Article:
Duran Parsi headed to Pepperdine’s law school three years ago with a mission: By the end, he’d either practice law or commit to his fledgling e-sports business.
With graduation near, Parsi might need to grant himself an extension. Collegiate Star League, the 30-person e-sports operation run from his Studio City apartment, has essentially become the NCAA for video games.
The company organized tournaments that 30,000 college students in the U.S. and Canada participated in this school year. Sponsorship sales tripled from last school year, and enough cash remained for Parsi, 29, to live off his business instead of student loans.
But amateur e-sports trails the professional level in fervor. Parsi doesn’t know whether the college sports matches he organizes will rival the profits and appeal of college basketball and football or grow into niche money-suckers such as rugby and field hockey. The company that makes the leading game “League of Legends” expects to land in between, matching the small, but loud fandoms of college baseball.
“College e-sports is a buzzword right now, but there’s a big misconception about how big college e-sports is,” Parsi said. “We have a lot of players, but the audience is far behind.”
Large audiences deliver broadcasting and advertising deals that turn March Madness and bowl games into business bonanzas. But eight livestreams this year of Big Ten Conference e-sports matches drew zero revenue for the league and a combined 2.1 million viewers, or less than a single postseason college basketball game can draw with its rich history and bracket-induced popularity.
Parsi’s firm — the top organizer of college e-sports by participants — remains unprofitable.
The venture started in college when UC San Diego roommates pointed Parsi to the tech club’s tournament for the intragalactic alien battle game “StarCraft.” Parsi, figuring an easy gold, fell to bronze and exited surprised that 60 people showed. Inspired by classmates’ skills, he arranged a team and launched it into competition against other California universities.
By the time he earned a master’s degree in international relations from George Washington University, Parsi’s little league had ballooned into a nationwide spectacle. Collegiate Star League started featuring several games in addition to “StarCraft.” Landing the perennial contract to run the technology and logistics behind Riot Games’ university competition for “League of Legends” boosted the company’s credibility.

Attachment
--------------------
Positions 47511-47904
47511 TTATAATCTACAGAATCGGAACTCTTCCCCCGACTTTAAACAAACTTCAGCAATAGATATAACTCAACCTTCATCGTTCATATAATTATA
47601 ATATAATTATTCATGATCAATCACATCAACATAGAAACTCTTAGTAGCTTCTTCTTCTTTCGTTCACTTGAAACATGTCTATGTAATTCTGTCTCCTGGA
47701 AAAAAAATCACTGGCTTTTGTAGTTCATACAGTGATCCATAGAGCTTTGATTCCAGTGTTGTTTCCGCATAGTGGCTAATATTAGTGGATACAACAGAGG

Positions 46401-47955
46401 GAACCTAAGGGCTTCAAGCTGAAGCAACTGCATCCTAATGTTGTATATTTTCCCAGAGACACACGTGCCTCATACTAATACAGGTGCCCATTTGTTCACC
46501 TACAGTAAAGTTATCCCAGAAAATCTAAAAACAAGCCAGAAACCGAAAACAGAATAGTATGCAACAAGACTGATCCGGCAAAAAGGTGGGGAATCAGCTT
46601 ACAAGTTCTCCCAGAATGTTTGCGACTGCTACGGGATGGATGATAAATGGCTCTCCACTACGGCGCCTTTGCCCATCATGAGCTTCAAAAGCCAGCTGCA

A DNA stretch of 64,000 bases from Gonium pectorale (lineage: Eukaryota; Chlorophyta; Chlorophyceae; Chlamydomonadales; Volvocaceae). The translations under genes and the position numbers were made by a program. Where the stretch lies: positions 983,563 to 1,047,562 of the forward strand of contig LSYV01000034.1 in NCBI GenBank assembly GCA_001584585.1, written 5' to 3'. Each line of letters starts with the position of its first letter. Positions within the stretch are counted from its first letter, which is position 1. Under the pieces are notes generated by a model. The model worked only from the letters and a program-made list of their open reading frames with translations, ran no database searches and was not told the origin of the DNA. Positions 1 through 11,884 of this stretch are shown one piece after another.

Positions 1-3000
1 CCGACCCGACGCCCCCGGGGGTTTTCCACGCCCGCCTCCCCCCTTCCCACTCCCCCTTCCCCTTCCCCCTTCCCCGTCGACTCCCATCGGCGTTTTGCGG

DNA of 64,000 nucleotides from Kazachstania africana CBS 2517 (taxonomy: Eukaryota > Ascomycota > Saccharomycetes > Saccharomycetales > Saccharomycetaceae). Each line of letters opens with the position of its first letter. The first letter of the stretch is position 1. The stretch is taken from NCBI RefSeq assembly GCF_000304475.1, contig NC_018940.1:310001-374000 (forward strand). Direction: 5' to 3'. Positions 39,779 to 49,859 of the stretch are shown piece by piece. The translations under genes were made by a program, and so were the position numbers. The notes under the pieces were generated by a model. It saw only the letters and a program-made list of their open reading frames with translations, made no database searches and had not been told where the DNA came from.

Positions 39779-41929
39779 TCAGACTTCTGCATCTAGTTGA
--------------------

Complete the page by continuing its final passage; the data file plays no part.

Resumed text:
The league introduced multiple divisions of play, separating schools by skill level, with separate champions crowned in each game for each division. Prizes escalated from mice and keyboards in 2012 to $200,000 this year. Because NCAA rules don’t apply to e-sports, cash prizes are fair game. But prizes might be phased out as more schools offer scholarships, bringing e-sports in line with the norms of traditional college athletics.
Keeping pace with player interest required Parsi to acquire sponsors and more employees. He got the capital by selling majority ownership of Collegiate Star League in 2015 to WorldGaming. The division of Canadian movie theater chain Cineplex Inc. has high expectations for diversifying its revenue.
“We want to be the de facto provider for collegiate e-sports,” said Wim Stocks, WorldGaming’s chief executive.
But Collegiate Star League is hobbled. Much like college baseball, many top players turn pro before attending college. That contributes to reduced popularity because fans aren’t tuning in to track up-and-comers. Some players return to college as part of “retirement,” but Parsi expects a ban on such crossover in the interest of fairness.
“Star personalities is the No. 1 issue we face,” Parsi said.
No stars, no fans. No fans, no sponsors.
Parsi is eyeing international competitions, hoping a global audience is sizable enough to pique advertisers. “League of Legends” creator Riot Games is pursuing licensing and broadcasting partnerships with U.S. collegiate conferences, such as the Big Ten and Pac-12, in hopes that emphasizing regional rivalries such as USC-UCLA draws fans.